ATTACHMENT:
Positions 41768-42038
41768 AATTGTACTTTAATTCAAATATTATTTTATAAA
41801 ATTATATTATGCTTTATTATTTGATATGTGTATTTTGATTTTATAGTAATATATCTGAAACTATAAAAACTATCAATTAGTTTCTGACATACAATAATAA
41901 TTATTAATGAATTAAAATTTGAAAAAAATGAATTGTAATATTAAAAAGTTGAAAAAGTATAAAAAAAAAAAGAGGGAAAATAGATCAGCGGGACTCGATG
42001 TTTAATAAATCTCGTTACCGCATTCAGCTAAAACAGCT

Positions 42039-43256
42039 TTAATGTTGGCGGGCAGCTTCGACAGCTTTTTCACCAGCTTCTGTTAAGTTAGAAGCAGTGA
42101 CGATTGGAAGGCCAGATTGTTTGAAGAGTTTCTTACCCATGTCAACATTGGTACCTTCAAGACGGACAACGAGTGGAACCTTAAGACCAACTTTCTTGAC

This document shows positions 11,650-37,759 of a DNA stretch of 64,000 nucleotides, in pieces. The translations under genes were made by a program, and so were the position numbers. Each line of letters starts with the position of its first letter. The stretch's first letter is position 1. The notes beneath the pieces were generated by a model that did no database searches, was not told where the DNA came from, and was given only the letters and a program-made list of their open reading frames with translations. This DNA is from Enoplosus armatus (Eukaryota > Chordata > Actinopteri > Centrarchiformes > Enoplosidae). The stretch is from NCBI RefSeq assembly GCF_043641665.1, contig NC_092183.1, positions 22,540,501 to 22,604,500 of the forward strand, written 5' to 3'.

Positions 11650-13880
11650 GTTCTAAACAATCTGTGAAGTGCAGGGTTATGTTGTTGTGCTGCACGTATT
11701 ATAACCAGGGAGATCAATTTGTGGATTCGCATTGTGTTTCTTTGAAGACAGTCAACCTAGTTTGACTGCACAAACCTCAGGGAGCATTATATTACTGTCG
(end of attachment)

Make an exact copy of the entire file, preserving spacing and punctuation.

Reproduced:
Positions 41768-42038
41768 AATTGTACTTTAATTCAAATATTATTTTATAAA
41801 ATTATATTATGCTTTATTATTTGATATGTGTATTTTGATTTTATAGTAATATATCTGAAACTATAAAAACTATCAATTAGTTTCTGACATACAATAATAA
41901 TTATTAATGAATTAAAATTTGAAAAAAATGAATTGTAATATTAAAAAGTTGAAAAAGTATAAAAAAAAAAAGAGGGAAAATAGATCAGCGGGACTCGATG
42001 TTTAATAAATCTCGTTACCGCATTCAGCTAAAACAGCT

Positions 42039-43256
42039 TTAATGTTGGCGGGCAGCTTCGACAGCTTTTTCACCAGCTTCTGTTAAGTTAGAAGCAGTGA
42101 CGATTGGAAGGCCAGATTGTTTGAAGAGTTTCTTACCCATGTCAACATTGGTACCTTCAAGACGGACAACGAGTGGAACCTTAAGACCAACTTTCTTGAC

This document shows positions 11,650-37,759 of a DNA stretch of 64,000 nucleotides, in pieces. The translations under genes were made by a program, and so were the position numbers. Each line of letters starts with the position of its first letter. The stretch's first letter is position 1. The notes beneath the pieces were generated by a model that did no database searches, was not told where the DNA came from, and was given only the letters and a program-made list of their open reading frames with translations. This DNA is from Enoplosus armatus (Eukaryota > Chordata > Actinopteri > Centrarchiformes > Enoplosidae). The stretch is from NCBI RefSeq assembly GCF_043641665.1, contig NC_092183.1, positions 22,540,501 to 22,604,500 of the forward strand, written 5' to 3'.

Positions 11650-13880
11650 GTTCTAAACAATCTGTGAAGTGCAGGGTTATGTTGTTGTGCTGCACGTATT
11701 ATAACCAGGGAGATCAATTTGTGGATTCGCATTGTGTTTCTTTGAAGACAGTCAACCTAGTTTGACTGCACAAACCTCAGGGAGCATTATATTACTGTCG